Authors: Basil Copper
Tags: #Fiction, #Horror
THE HOUSE OF THE WOLF
Dedication: For Ann Suster, With My Love
The House of the Wolf
by Basil Copper
First published Sauk City, Wis.: Arkham House, 1983
First Valancourt Books edition 2014
Copyright © 1983 by Basil Copper
Introduction © 2002 by Basil Copper
Afterword © 2002, 2014 by Stephen Jones
Cover art and illustrations © by Stephen E. Fabian
Published by Valancourt Books, Richmond, Virginia
All rights reserved. The use of any part of this publication reproduced, transmitted in any form or by any means, electronic, mechanical, photocopying, recording, or otherwise, or stored in a retrieval system, without prior written consent of the publisher, constitutes an infringement of the copyright law.
Cover art by Stephen E. Fabian
My only novel which deals with lycanthropy,
The House of the Wolf
, first appeared in the U.S.A. in 1983 under the distinguished imprint of Arkham House, originally founded by the late August Derleth in homage to the American macabre writer H.P. Lovecraft, with whom he had corresponded for many years until the latter’s untimely death in his forties.
It was a beautiful edition, sporting a superb color dust-jacket and over forty brilliant line-drawings heading each chapter by the gifted American book illustrator, Stephen E. Fabian.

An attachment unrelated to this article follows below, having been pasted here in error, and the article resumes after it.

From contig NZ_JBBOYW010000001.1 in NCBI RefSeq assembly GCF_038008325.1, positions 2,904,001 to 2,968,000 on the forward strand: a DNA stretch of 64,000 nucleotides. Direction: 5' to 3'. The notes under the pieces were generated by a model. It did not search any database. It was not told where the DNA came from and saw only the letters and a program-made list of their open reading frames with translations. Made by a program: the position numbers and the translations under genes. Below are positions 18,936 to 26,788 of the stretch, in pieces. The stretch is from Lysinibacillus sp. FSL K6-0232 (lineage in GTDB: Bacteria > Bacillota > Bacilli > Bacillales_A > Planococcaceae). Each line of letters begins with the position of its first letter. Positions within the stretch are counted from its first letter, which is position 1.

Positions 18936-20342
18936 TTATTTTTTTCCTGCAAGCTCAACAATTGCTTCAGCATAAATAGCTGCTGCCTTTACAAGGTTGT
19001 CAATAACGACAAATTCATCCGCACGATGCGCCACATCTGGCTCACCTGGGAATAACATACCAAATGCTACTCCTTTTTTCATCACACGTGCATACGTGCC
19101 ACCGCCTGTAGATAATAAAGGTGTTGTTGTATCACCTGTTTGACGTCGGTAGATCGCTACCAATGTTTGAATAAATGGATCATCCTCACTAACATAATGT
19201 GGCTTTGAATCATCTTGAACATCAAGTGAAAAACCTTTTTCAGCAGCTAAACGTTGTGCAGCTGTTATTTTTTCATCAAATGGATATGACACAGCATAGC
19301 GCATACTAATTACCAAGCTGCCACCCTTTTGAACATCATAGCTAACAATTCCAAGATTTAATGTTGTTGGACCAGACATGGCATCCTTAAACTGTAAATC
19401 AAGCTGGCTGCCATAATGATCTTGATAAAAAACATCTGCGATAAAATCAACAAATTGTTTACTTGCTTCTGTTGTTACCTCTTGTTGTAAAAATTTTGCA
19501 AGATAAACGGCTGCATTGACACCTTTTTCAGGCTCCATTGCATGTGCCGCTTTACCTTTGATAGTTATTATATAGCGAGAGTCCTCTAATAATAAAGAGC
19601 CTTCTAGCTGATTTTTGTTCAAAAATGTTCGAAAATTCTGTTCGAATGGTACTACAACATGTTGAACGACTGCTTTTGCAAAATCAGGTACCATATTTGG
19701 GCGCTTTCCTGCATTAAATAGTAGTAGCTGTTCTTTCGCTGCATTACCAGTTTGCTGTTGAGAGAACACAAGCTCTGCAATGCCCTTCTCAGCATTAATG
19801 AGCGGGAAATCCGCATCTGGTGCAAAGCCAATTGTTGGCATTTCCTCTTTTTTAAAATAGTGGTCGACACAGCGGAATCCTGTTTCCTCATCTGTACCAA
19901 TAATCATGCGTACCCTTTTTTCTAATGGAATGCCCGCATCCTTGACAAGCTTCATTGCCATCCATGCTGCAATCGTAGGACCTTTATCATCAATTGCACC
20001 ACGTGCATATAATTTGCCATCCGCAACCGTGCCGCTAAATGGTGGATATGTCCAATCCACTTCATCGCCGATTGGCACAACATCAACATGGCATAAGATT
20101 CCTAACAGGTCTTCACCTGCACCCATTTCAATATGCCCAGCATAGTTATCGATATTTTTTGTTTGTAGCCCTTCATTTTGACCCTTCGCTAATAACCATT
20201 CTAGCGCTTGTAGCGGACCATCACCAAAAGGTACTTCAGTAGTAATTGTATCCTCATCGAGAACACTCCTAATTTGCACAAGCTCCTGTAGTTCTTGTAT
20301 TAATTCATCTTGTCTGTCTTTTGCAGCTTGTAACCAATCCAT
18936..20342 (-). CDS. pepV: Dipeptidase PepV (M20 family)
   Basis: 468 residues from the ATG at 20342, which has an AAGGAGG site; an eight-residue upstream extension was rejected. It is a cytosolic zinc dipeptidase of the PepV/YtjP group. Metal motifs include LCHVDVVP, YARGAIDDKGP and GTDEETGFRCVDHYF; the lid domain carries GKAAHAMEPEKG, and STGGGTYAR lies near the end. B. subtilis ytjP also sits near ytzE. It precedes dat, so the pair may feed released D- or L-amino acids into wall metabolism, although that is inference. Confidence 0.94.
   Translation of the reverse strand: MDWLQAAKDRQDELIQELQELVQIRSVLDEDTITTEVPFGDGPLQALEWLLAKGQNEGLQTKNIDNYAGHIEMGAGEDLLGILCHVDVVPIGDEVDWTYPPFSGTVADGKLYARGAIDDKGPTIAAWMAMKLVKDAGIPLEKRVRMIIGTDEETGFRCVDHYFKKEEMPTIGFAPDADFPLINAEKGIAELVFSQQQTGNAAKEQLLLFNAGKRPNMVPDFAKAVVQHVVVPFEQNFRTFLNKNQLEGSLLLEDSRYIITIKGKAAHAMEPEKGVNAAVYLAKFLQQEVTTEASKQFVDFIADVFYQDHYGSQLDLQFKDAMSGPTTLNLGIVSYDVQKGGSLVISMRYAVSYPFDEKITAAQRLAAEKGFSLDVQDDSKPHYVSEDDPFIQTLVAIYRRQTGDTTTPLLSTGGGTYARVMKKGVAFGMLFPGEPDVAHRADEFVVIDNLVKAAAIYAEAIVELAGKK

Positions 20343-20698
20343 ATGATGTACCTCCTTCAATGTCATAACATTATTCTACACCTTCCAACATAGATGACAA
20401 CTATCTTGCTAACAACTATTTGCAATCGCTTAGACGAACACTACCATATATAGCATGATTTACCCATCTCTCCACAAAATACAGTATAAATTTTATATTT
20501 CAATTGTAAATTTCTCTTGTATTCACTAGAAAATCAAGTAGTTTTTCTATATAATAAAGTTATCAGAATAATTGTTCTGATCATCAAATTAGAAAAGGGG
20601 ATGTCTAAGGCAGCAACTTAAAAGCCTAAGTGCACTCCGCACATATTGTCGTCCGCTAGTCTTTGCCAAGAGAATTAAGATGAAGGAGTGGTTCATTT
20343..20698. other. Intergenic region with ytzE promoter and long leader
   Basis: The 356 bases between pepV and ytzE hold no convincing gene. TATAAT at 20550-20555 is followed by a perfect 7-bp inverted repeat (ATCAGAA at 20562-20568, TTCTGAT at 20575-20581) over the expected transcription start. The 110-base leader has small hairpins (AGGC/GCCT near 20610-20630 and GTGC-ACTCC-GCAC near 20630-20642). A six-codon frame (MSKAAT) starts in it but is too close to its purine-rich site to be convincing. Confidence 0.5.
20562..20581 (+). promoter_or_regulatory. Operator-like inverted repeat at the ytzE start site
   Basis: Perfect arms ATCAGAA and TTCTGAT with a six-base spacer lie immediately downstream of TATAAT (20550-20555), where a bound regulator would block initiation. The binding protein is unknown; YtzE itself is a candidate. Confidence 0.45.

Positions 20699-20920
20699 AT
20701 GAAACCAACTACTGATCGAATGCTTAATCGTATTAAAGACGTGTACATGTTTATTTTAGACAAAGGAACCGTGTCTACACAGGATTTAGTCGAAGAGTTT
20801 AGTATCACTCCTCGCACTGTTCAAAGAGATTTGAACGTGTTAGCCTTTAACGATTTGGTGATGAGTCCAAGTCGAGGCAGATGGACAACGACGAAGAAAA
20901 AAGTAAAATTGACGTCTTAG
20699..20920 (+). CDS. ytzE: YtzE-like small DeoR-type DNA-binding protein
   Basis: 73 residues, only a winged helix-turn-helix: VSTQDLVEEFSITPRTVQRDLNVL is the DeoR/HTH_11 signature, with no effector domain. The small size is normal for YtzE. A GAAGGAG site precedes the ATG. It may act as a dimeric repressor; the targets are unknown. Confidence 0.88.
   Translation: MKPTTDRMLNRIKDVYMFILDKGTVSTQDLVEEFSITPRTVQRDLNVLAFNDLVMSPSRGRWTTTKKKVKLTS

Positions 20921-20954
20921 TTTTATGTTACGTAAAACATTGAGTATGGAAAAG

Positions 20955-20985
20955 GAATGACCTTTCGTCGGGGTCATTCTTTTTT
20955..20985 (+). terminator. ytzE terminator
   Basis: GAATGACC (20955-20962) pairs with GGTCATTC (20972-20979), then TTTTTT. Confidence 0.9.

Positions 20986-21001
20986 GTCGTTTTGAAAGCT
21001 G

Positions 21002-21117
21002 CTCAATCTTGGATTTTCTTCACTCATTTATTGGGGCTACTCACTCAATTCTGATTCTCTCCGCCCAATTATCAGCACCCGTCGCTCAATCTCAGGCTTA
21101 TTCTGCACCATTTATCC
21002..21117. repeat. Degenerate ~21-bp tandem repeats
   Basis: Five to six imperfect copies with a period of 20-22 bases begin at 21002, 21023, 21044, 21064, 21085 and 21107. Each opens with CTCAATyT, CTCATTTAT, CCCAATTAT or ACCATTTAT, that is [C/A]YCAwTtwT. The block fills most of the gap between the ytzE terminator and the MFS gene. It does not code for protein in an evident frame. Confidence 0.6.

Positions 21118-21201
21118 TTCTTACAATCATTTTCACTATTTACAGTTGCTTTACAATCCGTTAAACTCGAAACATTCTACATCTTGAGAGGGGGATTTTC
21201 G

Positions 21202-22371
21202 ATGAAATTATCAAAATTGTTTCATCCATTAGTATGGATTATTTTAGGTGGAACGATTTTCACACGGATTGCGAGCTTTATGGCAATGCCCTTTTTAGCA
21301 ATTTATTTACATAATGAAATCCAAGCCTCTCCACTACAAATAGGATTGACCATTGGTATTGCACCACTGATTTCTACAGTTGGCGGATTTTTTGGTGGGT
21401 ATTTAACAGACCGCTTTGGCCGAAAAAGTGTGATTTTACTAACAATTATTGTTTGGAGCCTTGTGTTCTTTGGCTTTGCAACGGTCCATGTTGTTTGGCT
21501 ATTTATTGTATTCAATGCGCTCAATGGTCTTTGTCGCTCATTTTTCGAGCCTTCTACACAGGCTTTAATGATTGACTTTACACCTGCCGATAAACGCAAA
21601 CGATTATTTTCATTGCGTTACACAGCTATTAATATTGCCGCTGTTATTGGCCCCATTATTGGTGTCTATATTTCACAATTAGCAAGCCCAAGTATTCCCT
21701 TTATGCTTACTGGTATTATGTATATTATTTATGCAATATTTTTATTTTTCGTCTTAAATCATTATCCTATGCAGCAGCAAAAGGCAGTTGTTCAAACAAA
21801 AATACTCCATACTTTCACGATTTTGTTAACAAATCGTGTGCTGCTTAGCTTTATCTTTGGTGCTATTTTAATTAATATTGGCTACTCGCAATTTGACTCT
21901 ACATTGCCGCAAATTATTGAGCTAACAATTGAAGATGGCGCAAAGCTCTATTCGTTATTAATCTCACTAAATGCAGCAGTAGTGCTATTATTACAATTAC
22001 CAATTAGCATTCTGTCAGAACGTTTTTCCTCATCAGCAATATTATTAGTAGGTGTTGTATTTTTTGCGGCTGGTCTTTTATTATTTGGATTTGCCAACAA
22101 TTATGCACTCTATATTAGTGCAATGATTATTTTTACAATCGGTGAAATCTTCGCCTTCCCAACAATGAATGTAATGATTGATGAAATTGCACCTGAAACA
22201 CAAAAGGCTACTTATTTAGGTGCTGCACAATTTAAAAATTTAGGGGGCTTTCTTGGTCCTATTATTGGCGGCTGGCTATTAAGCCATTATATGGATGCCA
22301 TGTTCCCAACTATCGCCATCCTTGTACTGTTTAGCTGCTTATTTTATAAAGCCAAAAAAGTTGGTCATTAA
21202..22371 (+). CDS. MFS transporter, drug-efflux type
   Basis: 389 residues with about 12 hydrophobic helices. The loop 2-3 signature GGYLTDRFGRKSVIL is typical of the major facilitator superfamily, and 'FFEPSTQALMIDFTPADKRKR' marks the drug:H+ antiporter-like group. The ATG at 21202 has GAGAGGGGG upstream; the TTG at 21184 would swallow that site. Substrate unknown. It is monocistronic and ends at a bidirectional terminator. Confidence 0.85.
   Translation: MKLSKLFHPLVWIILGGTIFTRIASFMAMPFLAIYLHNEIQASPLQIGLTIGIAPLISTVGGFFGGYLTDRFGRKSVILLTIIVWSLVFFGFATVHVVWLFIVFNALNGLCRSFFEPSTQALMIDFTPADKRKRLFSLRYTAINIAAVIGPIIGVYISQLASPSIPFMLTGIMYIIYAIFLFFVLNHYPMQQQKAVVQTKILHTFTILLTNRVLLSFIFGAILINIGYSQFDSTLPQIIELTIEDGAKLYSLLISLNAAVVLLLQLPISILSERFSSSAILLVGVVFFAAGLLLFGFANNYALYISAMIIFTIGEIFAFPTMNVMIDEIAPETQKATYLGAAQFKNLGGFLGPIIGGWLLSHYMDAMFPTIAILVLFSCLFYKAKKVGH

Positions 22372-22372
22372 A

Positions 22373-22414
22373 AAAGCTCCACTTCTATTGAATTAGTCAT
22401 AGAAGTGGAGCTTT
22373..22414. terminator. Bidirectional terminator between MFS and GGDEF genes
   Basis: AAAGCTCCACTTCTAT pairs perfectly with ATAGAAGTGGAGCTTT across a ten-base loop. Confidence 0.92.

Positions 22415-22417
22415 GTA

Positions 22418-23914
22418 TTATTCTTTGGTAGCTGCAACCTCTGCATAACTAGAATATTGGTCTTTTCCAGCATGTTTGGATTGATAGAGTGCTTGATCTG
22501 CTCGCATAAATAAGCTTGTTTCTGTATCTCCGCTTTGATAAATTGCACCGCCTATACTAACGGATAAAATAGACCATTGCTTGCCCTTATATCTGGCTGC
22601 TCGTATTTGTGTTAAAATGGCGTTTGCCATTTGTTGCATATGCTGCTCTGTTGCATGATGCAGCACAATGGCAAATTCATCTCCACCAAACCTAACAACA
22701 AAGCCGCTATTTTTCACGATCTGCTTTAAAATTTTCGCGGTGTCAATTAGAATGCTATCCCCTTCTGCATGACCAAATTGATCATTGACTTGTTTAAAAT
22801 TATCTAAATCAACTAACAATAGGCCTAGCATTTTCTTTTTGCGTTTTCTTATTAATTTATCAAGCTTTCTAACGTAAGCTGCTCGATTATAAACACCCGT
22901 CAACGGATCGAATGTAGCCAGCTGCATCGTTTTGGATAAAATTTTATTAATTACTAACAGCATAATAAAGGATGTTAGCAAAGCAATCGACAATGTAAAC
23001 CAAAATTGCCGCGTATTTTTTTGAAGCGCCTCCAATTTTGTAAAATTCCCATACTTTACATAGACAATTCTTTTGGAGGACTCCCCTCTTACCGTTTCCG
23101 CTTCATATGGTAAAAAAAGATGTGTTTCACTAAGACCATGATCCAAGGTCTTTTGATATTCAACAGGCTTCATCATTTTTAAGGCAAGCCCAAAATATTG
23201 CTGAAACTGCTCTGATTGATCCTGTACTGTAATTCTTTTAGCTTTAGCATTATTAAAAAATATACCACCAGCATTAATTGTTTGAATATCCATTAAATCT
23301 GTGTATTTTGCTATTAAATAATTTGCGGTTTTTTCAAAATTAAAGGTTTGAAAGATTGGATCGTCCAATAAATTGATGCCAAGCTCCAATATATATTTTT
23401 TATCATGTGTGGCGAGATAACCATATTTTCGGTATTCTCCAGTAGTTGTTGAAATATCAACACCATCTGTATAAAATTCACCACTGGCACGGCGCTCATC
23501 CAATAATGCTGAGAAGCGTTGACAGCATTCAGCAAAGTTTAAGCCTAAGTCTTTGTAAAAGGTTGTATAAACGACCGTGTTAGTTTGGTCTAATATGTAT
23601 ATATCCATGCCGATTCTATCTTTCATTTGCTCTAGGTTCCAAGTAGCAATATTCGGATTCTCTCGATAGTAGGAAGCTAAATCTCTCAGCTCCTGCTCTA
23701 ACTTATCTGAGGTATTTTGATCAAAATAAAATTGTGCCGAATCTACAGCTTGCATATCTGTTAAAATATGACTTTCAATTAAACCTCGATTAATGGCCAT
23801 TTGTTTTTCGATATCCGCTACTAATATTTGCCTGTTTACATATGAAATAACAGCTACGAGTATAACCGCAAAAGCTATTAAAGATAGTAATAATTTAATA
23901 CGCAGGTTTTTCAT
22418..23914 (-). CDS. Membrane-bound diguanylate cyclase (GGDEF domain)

My only short story on the theme, ‘Cry Wolf’, was published by Robert Hale in my collection
When Footsteps Echo
in 1975, while at the same time appearing under the aegis of St. Martin’s Press in New York. For this wintry tale set among superstitious peasants in Eastern Europe, I did not reveal the identity of the werewolf until the end of the narrative, and the tale has received a number of airings in various anthologies since.
Two years later, in 1977, I followed this up with a major non-fiction study of the theme in
The Werewolf in Legend, Fact and Art
, a lavishly produced and well-illustrated hardback, issued simultaneously by Robert Hale and St. Martin’s Press.
In the 1930s there appeared a number of cinema films exploiting the werewolf theme. Though they starred a number of fine actors, such as Claude Rains and Warner Oland, they were rather shoddy productions and I was never very impressed with them, even as a teenager. Some of them starred the once-distinguished actor Lon Chaney, Jr. (
Of Mice and Men
One Million B.C.
), in which the werewolf was identified from the beginning and the transformation of man-into-wolf was carried out with none-too-skilfully applied time-lapse photography.
These productions appeared to me to be a waste of talent, with ludicrous British atmosphere and equally absurd police procedures, and it was not until Hammer Films’ version of the theme in
The Curse of the Werewolf